Life is complicated.

Why do this?

It’s a serious question. I do have hard-copy journals: at last count, I have four presently current (if you don’t count quick notations). I’m doing this work because 1) I love writing, 2) I love beadwork, 3) I need to be accountable to myself, 4) I feel like the world would be healthier with more people able to be self-sufficient, in things like how they want to present themselves to the world. I can combine all these items, here.

My hope — distant though it may be (I’m not really a social type, which is why I’m an online writer) — is to create a place where beaders can come together on the Internet. Right now, WordPress doesn’t have a huge beading community, but I hope to at least put down some roots so that others have a more pleasant time finding other beaders. If this site also serves an educational purpose, I’m glad.

My blog on this site is likely to become a repository of records of my daily work, and ways in which I’m developing and can develop. Wendi at Door 44 Studios posted about the need to log one’s work, if one is going to be able to defend oneself from others infringing on their own personal intellectual property. This is what I needed to hear: I had always wanted to post about what I was doing with beads online, but — hey — I know myself, and by extension, I know how easy it sometimes can be to reverse-engineer someone’s work, just from looking at it. And once you see it, you can’t unsee it. And after you see it, are you not supposed to use it? I get it.

I also know how easy it is to spontaneously come up with the same design as someone else, because there are only so many ways beads fit together! If I recall correctly, this actually happened between Sam at Wescott Jewelry, and myself, years ago. Thankfully, we both understood how it could happen — the pattern was very simple. (Unfortunately, I can’t remember the date I saw Sam’s version, though my upload date was July 5, 2018 — to a blog that is no longer live.) However, I would hope that creating designs using beads would be an exercise in exploration, not an exercise in avoiding liability.

Over the years, I did find “Knowledge Curation,” an academic paper written by Michael Madison, addressing the fact that Intellectual Property law is built for new knowledge, and is not built to address old or handed-down knowledge. To the best of my recollection, I also don’t think Intellectual Property law covers technique, except for patent — which has to be novel and also difficult to come across on one’s own. (“Technique,” is different from, “pattern;” just specifically how [in the realm of beadwork], I’m not entirely sure of, yet. If anyone can enlighten me, I’m listening.)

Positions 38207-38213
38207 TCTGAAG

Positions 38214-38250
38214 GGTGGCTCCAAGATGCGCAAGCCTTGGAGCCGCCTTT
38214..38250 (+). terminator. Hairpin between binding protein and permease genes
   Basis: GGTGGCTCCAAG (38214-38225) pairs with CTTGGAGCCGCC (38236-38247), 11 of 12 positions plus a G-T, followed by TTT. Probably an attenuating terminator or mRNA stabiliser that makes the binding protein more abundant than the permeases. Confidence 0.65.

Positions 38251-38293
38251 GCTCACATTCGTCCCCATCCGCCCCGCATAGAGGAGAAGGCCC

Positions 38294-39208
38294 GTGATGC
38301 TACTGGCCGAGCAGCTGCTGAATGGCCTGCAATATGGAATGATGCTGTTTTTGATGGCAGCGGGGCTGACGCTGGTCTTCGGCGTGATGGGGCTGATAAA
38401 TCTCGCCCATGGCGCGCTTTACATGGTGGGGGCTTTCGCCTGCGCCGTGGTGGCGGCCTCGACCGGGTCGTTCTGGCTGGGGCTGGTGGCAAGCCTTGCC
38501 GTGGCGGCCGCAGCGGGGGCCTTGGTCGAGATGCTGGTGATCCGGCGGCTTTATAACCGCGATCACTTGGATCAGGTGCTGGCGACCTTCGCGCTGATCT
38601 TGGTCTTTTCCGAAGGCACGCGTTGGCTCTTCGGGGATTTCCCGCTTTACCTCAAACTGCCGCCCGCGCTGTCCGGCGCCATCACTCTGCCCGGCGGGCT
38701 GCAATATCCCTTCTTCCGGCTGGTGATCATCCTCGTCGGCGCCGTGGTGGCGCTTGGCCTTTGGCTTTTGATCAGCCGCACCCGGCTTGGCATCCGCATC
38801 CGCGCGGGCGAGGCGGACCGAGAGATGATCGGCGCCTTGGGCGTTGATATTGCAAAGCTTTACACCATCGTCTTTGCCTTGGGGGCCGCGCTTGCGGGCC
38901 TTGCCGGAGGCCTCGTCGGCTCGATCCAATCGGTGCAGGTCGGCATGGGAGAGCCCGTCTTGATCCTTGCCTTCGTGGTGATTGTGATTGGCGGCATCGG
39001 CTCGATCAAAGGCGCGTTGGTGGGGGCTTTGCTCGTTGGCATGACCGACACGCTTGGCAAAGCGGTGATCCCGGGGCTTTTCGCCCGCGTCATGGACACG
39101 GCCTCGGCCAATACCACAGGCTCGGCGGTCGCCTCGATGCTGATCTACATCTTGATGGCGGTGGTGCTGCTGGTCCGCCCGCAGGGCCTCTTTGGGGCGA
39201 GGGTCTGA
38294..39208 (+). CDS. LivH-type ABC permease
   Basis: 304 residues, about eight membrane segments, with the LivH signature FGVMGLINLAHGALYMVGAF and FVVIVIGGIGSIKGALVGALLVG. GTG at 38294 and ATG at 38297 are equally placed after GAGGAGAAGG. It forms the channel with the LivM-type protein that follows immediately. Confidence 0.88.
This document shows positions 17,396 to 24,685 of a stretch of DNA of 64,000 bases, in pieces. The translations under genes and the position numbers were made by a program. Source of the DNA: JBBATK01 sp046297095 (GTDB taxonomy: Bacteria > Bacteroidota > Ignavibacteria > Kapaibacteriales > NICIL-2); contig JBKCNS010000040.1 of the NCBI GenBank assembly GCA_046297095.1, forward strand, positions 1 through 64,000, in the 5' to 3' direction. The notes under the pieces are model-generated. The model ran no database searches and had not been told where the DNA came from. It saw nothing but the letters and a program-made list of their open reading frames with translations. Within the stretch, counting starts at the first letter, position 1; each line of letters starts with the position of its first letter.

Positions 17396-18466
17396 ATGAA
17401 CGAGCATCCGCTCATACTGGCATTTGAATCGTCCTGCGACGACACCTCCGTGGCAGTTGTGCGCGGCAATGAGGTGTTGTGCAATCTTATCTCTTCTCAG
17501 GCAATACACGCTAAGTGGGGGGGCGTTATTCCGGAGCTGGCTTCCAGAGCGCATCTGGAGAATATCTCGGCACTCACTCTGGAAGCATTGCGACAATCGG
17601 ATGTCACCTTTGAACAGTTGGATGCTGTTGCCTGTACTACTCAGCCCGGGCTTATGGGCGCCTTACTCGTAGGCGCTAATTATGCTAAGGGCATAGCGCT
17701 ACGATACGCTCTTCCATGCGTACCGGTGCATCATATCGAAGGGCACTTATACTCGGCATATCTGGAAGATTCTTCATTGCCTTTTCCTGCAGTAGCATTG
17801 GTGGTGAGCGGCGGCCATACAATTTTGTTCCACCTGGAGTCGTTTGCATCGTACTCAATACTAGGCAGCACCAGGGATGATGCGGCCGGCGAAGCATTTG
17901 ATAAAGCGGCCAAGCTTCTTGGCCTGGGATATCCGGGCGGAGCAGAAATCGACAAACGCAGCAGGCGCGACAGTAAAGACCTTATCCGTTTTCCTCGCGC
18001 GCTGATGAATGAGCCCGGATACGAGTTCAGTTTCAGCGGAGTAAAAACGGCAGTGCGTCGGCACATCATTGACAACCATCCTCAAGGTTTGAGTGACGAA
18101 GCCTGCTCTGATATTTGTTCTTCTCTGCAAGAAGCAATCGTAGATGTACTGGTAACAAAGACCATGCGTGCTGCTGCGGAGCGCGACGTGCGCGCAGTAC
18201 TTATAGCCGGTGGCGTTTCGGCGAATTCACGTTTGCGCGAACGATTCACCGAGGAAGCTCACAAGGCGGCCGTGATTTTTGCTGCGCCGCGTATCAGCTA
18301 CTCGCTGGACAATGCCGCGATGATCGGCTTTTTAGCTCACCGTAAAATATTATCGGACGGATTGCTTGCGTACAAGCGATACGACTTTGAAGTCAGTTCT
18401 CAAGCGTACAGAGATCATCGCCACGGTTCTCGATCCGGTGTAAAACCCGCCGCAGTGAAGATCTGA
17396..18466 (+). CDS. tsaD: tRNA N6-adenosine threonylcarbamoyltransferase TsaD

The book, Zulu Inspired Beadwork, by Diane Fitzgerald, falls directly into this gap. It’s problematic to me for a number of reasons. If I recall correctly, Fitzgerald demonstrates how beadwoven items can be picked apart and their methods of construction decoded by those who have the skills, then those methods can be redistributed with no direct credit to the original makers (there is also the question of whether the original makers were ever compensated beyond the cost of their jewelry; it didn’t read like that to me, but I read this book a very long time ago, and could have forgotten something).

However…if we’re holding our techniques that sacred, we may never give our work to anyone at all (let alone sell it), and that is a waste of skill (on par with my being hesitant to cut a “perfect” strand of beads apart because I need to actually use them for their intended purpose).

For beaders, the risk of being “copied” just comes along with making our knowledge public, at all; and our knowledge is contained in our techniques. At least, some of it is. (Other parts, like color and finish interactions, texture, etc., can’t be as easily decoded.)

So what can you do? Log your work.

Explore With Me: How to Design

I seem to have gotten a bit off-track, though that’s normal for me. This is (numerically, at least) my first post, right?

I also plan on creating another section of this site on approaches to generating original jewelry designs. I’m not sure yet how it will turn out, but I’ve got a huge outline done, already. 🙂 I’m not even entirely sure yet of how the process of design works, myself; so I’ll be exploring with the reader, as I’m writing this section. This is the book I want to read that I can’t find, however. Everything in me tells me I have a shot at making it.

Should be fun.

Published by Haruna

Haruna is a Librarian by training, currently pivoting from Public Services into Technical Services. Their undergraduate major was English -- Creative Writing, and they hold an additional small degree in Art (i.e. Visual Arts). They are now pondering whether a career in Academia is viable or desirable, given the current situation.